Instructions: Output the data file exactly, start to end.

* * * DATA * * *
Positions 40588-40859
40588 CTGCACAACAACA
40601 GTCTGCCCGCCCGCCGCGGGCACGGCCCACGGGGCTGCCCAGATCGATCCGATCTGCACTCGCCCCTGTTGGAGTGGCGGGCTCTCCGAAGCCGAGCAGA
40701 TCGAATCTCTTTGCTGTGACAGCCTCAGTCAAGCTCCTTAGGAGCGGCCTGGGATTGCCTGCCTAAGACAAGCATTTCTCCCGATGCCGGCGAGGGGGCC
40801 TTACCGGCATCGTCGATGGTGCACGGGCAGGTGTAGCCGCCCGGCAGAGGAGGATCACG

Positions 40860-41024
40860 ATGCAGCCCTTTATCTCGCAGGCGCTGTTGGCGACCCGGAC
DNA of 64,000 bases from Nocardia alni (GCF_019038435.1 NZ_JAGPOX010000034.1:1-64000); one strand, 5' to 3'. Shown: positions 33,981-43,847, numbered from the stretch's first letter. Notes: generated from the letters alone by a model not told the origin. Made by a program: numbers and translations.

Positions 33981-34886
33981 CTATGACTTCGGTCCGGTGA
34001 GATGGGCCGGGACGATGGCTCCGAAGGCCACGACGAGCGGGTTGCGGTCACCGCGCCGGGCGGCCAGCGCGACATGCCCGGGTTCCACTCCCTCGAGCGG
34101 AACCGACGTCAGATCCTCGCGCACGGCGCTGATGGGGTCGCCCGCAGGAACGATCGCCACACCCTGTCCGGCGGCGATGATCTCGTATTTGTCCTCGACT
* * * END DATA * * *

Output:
Positions 40588-40859
40588 CTGCACAACAACA
40601 GTCTGCCCGCCCGCCGCGGGCACGGCCCACGGGGCTGCCCAGATCGATCCGATCTGCACTCGCCCCTGTTGGAGTGGCGGGCTCTCCGAAGCCGAGCAGA
40701 TCGAATCTCTTTGCTGTGACAGCCTCAGTCAAGCTCCTTAGGAGCGGCCTGGGATTGCCTGCCTAAGACAAGCATTTCTCCCGATGCCGGCGAGGGGGCC
40801 TTACCGGCATCGTCGATGGTGCACGGGCAGGTGTAGCCGCCCGGCAGAGGAGGATCACG

Positions 40860-41024
40860 ATGCAGCCCTTTATCTCGCAGGCGCTGTTGGCGACCCGGAC
DNA of 64,000 bases from Nocardia alni (GCF_019038435.1 NZ_JAGPOX010000034.1:1-64000); one strand, 5' to 3'. Shown: positions 33,981-43,847, numbered from the stretch's first letter. Notes: generated from the letters alone by a model not told the origin. Made by a program: numbers and translations.

Positions 33981-34886
33981 CTATGACTTCGGTCCGGTGA
34001 GATGGGCCGGGACGATGGCTCCGAAGGCCACGACGAGCGGGTTGCGGTCACCGCGCCGGGCGGCCAGCGCGACATGCCCGGGTTCCACTCCCTCGAGCGG
34101 AACCGACGTCAGATCCTCGCGCACGGCGCTGATGGGGTCGCCCGCAGGAACGATCGCCACACCCTGTCCGGCGGCGATGATCTCGTATTTGTCCTCGACT